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Teleport between two battlefields and fight your way in this comic book style sci-fi adventure!
Teleport between two battlefields and fight your way in this comic book style sci-fi adventure!
1,194 backers pledged €36,996 to help bring this project to life.

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    1. Timothy Schoonhoven on

      (A little late I know). Glad to see DD take some roots from one of my favorite childhood shmup's. There was a lot of stuff I liked about it.

    2. 2Awesome Studio 2-time creator on

      Hi @Timothy, David here. I'm glad to see you mention Tyrian! It is indeed one of my inspirations for Dimension Drive and the concept of the data cubes is indeed something I wanted to bring back from that game. They will add that "extra" to the story but also they will play a major role in gameplay as they will give you another reason to teleport and maneuver to complex locations.

      Regarding the story itself, I'm with you 100% of the way. This will be the story of Jack and that's what we want to do. Seeing you are in NAME IT tier you'll get early access to our builds and we hope you keep providing us good feedback like this while we develop the final game and story :)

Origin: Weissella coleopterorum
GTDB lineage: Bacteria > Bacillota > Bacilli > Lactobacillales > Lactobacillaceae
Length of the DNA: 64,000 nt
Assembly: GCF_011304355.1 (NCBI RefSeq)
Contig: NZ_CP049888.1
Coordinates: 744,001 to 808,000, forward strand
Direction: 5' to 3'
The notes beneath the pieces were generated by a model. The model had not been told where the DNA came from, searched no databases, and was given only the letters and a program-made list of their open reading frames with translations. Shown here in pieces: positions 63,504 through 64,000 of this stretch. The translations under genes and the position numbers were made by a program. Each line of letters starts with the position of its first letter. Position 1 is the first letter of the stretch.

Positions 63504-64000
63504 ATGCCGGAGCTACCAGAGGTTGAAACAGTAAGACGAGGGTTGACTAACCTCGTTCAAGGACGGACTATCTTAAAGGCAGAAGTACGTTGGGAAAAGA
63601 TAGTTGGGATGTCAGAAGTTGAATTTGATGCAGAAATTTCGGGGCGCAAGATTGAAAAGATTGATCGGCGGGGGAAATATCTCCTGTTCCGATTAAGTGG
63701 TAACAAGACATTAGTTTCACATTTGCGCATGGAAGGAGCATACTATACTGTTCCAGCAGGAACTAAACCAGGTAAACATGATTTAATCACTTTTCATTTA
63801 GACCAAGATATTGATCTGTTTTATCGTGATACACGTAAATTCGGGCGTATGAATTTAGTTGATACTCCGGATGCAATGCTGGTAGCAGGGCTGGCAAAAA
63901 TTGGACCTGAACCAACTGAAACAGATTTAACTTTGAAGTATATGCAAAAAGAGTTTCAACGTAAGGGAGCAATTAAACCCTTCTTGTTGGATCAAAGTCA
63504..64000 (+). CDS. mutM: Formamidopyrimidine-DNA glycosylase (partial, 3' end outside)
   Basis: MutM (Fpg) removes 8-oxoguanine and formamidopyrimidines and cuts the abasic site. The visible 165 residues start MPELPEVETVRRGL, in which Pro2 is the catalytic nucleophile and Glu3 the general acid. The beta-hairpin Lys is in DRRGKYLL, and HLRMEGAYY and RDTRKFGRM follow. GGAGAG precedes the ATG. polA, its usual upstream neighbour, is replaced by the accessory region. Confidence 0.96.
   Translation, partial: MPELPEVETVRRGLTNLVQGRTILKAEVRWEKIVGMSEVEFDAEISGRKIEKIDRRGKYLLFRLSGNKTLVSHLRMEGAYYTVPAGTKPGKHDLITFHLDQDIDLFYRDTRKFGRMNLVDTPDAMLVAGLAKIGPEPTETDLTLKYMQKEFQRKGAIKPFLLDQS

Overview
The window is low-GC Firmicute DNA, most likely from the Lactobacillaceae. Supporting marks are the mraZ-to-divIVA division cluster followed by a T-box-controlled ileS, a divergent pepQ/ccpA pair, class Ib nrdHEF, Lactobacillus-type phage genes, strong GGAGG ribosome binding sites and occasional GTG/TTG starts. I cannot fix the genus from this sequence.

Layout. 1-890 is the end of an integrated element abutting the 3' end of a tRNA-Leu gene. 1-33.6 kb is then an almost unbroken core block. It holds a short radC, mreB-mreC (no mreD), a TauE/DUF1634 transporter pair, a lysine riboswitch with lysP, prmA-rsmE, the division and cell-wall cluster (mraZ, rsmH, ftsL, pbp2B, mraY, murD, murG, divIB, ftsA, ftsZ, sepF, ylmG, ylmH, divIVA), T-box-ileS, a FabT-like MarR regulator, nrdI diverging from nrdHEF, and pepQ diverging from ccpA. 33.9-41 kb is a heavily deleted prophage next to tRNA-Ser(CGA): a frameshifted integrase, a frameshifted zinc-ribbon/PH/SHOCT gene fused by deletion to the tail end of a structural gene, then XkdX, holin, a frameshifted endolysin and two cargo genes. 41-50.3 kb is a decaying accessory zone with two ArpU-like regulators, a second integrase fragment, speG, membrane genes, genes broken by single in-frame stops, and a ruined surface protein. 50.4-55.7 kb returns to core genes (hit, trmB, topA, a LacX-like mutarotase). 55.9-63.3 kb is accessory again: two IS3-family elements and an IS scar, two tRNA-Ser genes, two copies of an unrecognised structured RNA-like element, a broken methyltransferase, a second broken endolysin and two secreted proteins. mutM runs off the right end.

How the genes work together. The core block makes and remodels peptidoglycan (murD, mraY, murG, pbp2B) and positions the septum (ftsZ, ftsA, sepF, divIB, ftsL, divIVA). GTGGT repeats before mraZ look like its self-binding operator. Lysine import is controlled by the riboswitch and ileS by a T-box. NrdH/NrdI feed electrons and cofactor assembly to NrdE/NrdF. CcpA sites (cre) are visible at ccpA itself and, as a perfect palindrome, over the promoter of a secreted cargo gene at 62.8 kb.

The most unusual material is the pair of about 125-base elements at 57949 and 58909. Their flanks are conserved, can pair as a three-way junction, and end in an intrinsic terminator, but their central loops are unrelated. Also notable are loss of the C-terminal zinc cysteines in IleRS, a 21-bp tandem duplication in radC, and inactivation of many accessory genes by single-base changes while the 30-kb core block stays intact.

3. Timothy Schoonhoven on

      Data Cubes sound just like those used in Tyrian/Tyrian 2000, where picking up during a game would provide you with a neat quick after finishing the level. They were definitely a neat way of providing unimportant but fun tidbits to the shmup.

      Since story driven gameplay was mentioned here, and I'm rather fond of a game's story aspect, I'll answer Question 6 in regards to it. Obviously I'm expecting the story in itself to be interesting to follow, and certainly the one we experience even if we ignore the data cubes. However, things I'd like to see this story do is: explore not just the origins of the Manticore but Jack herself. Let the story and game play flesh her out as time goes on. Add depth gradually, and even show the emotions running underneath Jack. Why she does what she does, the things she experienced while growing up, etc? How does all of that add up to the person we have no before us, and how she'll react to the things before her.

      Of course exploring depth and translating it to a game isn't easy in a game, certainly in a genre like a shmup. Some simple rules I hope to see followed for the main story arc is: "Show, not tell" and "Less is more." Such rules help to avoid overloading the player's mind, so long as the important parts are played out and the gaps left can effectively filled in by the player. Data cubes are there to give some 'extra' for the player to chew on, if you understand what I mean.

      Just my two cents as a writer/Engineer-in-training.